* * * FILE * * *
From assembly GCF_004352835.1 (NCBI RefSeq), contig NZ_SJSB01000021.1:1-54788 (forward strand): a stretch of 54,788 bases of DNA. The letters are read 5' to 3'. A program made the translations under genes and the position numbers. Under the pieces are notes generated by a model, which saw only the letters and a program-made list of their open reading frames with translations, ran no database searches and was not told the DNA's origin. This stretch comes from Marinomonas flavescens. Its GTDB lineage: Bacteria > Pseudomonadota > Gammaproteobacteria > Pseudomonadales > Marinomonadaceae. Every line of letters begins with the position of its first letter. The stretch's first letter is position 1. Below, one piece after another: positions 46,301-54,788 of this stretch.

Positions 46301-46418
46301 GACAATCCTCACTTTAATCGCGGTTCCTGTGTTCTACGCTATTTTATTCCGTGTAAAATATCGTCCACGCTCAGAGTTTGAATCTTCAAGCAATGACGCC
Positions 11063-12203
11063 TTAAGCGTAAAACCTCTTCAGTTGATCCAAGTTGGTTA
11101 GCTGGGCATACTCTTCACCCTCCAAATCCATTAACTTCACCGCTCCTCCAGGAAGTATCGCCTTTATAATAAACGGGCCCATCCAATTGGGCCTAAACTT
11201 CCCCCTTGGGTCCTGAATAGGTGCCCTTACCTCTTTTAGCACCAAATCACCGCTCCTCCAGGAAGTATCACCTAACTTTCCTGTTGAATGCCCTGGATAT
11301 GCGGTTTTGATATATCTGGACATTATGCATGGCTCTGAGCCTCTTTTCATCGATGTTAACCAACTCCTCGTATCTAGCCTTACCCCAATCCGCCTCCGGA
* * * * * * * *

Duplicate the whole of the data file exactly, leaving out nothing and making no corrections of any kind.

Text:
From assembly GCF_004352835.1 (NCBI RefSeq), contig NZ_SJSB01000021.1:1-54788 (forward strand): a stretch of 54,788 bases of DNA. The letters are read 5' to 3'. A program made the translations under genes and the position numbers. Under the pieces are notes generated by a model, which saw only the letters and a program-made list of their open reading frames with translations, ran no database searches and was not told the DNA's origin. This stretch comes from Marinomonas flavescens. Its GTDB lineage: Bacteria > Pseudomonadota > Gammaproteobacteria > Pseudomonadales > Marinomonadaceae. Every line of letters begins with the position of its first letter. The stretch's first letter is position 1. Below, one piece after another: positions 46,301-54,788 of this stretch.

Positions 46301-46418
46301 GACAATCCTCACTTTAATCGCGGTTCCTGTGTTCTACGCTATTTTATTCCGTGTAAAATATCGTCCACGCTCAGAGTTTGAATCTTCAAGCAATGACGCC
Positions 11063-12203
11063 TTAAGCGTAAAACCTCTTCAGTTGATCCAAGTTGGTTA
11101 GCTGGGCATACTCTTCACCCTCCAAATCCATTAACTTCACCGCTCCTCCAGGAAGTATCGCCTTTATAATAAACGGGCCCATCCAATTGGGCCTAAACTT
11201 CCCCCTTGGGTCCTGAATAGGTGCCCTTACCTCTTTTAGCACCAAATCACCGCTCCTCCAGGAAGTATCACCTAACTTTCCTGTTGAATGCCCTGGATAT
11301 GCGGTTTTGATATATCTGGACATTATGCATGGCTCTGAGCCTCTTTTCATCGATGTTAACCAACTCCTCGTATCTAGCCTTACCCCAATCCGCCTCCGGA